The beach-side community of Raglan, in Waikato, needs a new plan for its treated sewage.
The current treatment plant has been operating under an expired consent for the last three years and in October it breached consent conditions twice by discharging treated sewage into the incoming tide.
The Waikato District Council will soon have more clarity on when a new plant will be built, but what will happen to the treated water is still a vexed question.
Raglan community board chair Dennis Amoore said Waikato District Council and Watercare - who manage the plant - know what the community wants.
"It's been made very clear that we would prefer to see a land-based disposal system going forward - but that does come at a price. Those sorts of things are yet to be finalised."
Waikato District Council's water manager Keith Martin said they had heard the community's preference "loud and clear".
"The council is getting going with funding and building a new plant while still working out what to do with the sewage once it is treated."
Martin said that continuing to operate the treatment plant without a consent was not ideal, but it was the situation the council found itself in.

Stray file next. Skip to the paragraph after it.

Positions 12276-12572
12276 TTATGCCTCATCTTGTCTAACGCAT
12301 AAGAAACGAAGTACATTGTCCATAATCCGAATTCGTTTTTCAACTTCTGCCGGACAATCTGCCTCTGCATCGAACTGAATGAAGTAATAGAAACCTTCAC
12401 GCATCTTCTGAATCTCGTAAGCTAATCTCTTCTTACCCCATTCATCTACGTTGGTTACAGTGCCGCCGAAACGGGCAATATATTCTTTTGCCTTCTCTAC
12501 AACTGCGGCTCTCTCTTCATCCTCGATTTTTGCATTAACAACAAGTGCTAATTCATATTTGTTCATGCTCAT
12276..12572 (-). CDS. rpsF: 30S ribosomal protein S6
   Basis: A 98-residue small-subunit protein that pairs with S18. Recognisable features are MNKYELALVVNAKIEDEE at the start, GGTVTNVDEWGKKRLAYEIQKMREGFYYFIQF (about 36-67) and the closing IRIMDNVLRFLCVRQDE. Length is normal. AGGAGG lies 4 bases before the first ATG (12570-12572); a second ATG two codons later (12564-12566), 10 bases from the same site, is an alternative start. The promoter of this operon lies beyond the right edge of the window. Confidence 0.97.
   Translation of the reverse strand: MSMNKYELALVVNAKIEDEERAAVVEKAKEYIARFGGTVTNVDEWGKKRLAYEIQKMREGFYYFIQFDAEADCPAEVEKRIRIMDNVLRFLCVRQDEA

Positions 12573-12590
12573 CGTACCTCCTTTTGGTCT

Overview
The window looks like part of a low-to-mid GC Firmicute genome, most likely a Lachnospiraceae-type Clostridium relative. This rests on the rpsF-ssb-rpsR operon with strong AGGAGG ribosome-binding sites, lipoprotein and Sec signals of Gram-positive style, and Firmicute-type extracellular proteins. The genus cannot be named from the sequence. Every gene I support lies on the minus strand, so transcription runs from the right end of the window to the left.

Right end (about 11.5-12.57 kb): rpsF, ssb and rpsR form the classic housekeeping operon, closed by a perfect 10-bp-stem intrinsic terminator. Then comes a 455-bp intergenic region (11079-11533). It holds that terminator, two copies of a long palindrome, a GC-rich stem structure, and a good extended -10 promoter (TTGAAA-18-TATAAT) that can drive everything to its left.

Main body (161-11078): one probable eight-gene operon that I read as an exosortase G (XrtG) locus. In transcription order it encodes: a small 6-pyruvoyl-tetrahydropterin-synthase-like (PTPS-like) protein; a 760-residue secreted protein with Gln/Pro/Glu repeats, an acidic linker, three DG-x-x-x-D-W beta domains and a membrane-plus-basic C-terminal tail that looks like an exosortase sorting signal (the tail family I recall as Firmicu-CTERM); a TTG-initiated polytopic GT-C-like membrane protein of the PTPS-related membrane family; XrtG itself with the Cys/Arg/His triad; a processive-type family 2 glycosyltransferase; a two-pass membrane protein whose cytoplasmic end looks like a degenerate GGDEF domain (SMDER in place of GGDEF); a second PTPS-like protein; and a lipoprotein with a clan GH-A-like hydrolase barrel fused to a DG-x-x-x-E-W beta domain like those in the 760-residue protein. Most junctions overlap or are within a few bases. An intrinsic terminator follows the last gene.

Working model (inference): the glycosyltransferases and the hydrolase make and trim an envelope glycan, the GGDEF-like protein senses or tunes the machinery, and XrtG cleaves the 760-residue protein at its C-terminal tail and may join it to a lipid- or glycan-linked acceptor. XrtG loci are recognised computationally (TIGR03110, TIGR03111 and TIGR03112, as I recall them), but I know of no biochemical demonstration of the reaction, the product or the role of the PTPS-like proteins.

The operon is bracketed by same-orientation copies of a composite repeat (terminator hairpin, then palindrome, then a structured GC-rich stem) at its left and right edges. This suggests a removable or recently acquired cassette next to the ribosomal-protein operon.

"The reason for that is ... the time it takes to get through the consenting process, and in our case, the community was really clear it wanted change."
Currently, the treated sewage was discharged into the sea twice a day on the outgoing tide.
The other option was to put it on land to be absorbed, which was complex - and expensive, he said.
"What you're asking the land to do is ... the final polishing of the treated effluent. And the soil has to be capable of doing that," said Martin.
Richard Hart, owner of Harty's Fishing and Hardware in Raglan, has lived in the town most of his life and has always known that treated sewage goes into the harbour.
He was concerned, however, when wastewater went into the harbour when it shouldn't, as happened twice last month.
"Especially as we approach summer and we want to encourage people to swim and fish in the harbour, and enjoy the water - we don't want to know there's been an accidental discharge on the incoming tide."
Hart said he was worried about the cost of fixing the sewage problem.
"Our rates are extremely high. Most towns will say that, but Raglan's rates are very, very, very high."
Waikato District mayor Jacqui Church said councils were always trying to balance the need for infrastructure with the affordability of infrastructure - particularly when it comes to water.
"Our council has been on that journey for a long time to make sure we do the best we can to support our communities and our healthy waters."
Funding for the new plant had been approved and construction was in the final stages of tendering.
Meanwhile, a Waikato Regional Council spokesperson said it was gathering information about the wastewater breaches last month and their environment effects. The council anticipated the investigation would be completed by early next year.